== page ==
Latest posts by H. Sterling Burnett (see all)
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In President-elect Donald Trump’s “Contract with the American Voter,” a “100-day action plan to Make America Great Again,” Trump outlines several measures he says he will undertake to create jobs and economic growth. While much of the agenda Trump proposes will help to improve the economy while also leaving reasonable environmental protections in place, I believe there are two additional environment-related policy changes Trump should take to jump-start the economy.
In a September 21, 2015, appearance on Hugh Hewitt’s radio show, Trump said, “I’m not a believer in man-made global warming. I mean, Obama thinks it’s the number-one problem of the world today. And I think it’s very low on the list. … We have much bigger problems.”
If these comments accurately reflect Trump’s views, one important step he could take to undo the damage done by the Obama administration’s vainglorious attempt to control the weather would be to reverse the Environmental Protection Agency’s determination carbon dioxide is a pollutant endangering public and environmental health, a decision known as the “endangerment finding.”
The endangerment finding came about in response to a narrow 5–4 Supreme Court decision in the 2007 case Massachusetts v. EPA. In that case, a majority of the justices ruled if the EPA determines carbon-dioxide emissions are causing global warming and global warming may reasonably be expected to endanger public health or welfare, the EPA has the authority to regulate carbon dioxide as a pollutant. In fact, the justices ruled the EPA would be required to regulate carbon dioxide under such a finding, unless it can provide a reasonable basis for not choosing to regulate CO2.
Relying on unsubstantiated projections produced by the U.N. Intergovernmental Panel on Climate Change, the EPA determined carbon-dioxide emissions from cars and industry threaten human welfare, which led directly to the EPA’s decision to limit such emissions. For instance, the endangerment finding was the basis for the ratchetting up of automobile fuel-economy standards, which could soon reach levels that will effectively rob consumers of the ability to choose the vehicles they drive, by either forcing all but the smallest cars off the roads or, at the very least, making larger cars and trucks too expensive for all but the relatively wealthy to drive.
Additionally, the endangerment finding serves as the foundation for various Obama administration regulations requiring utilities, oil and gas producers, and others to cut their greenhouse-gas emissions. If these draconian rules are not overturned by Trump, Americans will pay much more for energy and their energy supplies will be less reliable.
Trump can’t undo the endangerment finding with the stroke of a pen. Instead, to reverse it, he must charge the EPA to demonstrate through independent, validated research, that carbon-dioxide emissions are toxic — they aren’t at any levels realistic to occur in the foreseeable future — or that global warming is causing measurable amounts of sea level rise, increased hurricane numbers or intensity, the spread of disease, or other harms attributable directly to carbon dioxide emissions in the U.S. If the EPA can’t directly link such problems to U.S. carbon dioxide emissions — and it can’t — or cannot show such problems can be dramatically reduced by cutting U.S. carbon dioxide emissions — again, it can’t — the EPA should withdraw the endangerment finding.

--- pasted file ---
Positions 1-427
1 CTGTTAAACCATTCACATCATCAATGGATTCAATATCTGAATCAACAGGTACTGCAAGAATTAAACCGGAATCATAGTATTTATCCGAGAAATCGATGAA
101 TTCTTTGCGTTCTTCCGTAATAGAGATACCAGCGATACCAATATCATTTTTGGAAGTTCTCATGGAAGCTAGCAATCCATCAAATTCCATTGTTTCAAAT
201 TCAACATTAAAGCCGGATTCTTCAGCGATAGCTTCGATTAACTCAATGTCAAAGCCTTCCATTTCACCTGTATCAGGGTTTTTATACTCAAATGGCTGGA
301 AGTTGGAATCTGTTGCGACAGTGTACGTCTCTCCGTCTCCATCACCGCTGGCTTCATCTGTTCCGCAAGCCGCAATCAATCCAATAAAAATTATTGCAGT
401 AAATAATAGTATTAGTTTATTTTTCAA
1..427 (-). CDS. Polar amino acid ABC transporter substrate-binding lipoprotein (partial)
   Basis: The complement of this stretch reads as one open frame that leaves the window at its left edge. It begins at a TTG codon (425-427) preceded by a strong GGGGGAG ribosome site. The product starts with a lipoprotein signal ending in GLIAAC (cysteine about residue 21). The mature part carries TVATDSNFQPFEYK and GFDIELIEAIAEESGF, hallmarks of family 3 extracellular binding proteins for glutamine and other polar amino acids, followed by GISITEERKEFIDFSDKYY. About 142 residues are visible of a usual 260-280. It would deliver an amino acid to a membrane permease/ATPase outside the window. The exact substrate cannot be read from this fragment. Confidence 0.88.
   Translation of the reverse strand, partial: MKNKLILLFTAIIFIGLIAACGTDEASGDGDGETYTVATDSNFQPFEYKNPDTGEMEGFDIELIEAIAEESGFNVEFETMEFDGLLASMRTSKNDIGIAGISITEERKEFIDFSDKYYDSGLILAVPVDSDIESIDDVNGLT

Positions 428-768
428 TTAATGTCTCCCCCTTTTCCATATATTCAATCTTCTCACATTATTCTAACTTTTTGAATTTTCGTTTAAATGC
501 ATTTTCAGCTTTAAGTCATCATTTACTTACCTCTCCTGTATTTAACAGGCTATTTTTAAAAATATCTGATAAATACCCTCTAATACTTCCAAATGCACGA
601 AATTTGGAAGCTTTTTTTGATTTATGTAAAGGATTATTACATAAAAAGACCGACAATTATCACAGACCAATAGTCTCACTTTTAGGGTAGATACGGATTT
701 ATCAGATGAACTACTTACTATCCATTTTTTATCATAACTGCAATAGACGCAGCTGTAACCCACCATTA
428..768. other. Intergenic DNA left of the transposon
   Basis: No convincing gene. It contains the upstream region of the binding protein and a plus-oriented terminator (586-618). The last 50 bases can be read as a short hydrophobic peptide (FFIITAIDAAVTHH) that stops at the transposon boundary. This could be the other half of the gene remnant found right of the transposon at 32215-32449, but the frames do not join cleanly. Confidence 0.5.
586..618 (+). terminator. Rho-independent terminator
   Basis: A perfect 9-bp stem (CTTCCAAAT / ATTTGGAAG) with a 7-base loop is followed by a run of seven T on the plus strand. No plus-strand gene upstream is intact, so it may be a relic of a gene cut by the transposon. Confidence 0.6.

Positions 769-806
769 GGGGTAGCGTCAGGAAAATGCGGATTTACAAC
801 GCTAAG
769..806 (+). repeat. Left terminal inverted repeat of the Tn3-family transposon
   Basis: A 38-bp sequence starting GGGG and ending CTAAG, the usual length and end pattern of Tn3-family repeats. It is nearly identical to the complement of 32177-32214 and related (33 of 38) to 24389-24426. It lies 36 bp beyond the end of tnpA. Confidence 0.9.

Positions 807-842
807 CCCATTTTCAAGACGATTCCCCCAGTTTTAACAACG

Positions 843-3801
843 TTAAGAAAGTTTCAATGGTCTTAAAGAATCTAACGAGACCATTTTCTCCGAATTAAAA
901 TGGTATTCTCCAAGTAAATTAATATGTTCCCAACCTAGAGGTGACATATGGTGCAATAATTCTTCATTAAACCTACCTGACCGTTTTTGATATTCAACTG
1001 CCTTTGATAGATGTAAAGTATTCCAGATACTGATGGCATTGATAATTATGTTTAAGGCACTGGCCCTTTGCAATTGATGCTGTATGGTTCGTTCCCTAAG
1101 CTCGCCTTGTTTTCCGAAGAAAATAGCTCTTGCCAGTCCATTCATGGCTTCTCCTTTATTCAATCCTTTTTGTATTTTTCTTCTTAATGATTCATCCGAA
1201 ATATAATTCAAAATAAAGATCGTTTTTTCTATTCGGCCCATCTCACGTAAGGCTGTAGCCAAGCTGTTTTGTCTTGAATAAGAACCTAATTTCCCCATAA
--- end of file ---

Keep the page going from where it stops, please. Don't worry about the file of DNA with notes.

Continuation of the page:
Withdrawing the endangerment finding would end the legal justification for a range of burdensome climate regulations. In the process, it would also end radical environmental activists’ ability to use courts to impose climate policies on an unwilling public whose elected representatives have repeatedly rejected climate policies.
Trump recognizes that to fully reverse Barack Obama’s harmful climate policies, the U.S. must withdraw from international climate agreements that drive many domestic climate actions and cease diverting billions of dollars of taxpayers’ money from important domestic concerns to U.N. climate programs. In his Contract with the American Voter, Trump pledges to “cancel billions in payments to U.N. climate change programs, and use the money to fix America’s water and environmental infrastructure.” Trump can accomplish this unilaterally by halting the Obama administration’s illegal shift of State Department funds — funds directed by Congress for use in other diplomatic programs — to the United Nations’ Green Climate Fund.
The easiest way for Trump to end the United States’ participation in all international climate agreements would be for him on day one to remove America’s signature from the U.N. Framework Convention on Climate Change, signed by President George H.W. Bush in 1992. Article 25 of the UNFCCC allows any state party to that convention to withdraw without further obligation upon giving one year’s notice. Withdrawing from the UNFCCC would cancel the United States’ obligations to all other U.N.-brokered climate agreements subsequent to it, because all subsequent agreements were built upon UNFCCC.
These two actions would be a great first step toward putting America first during Trump’s first 100 days in office.
[Originally Published at the Orange County Register]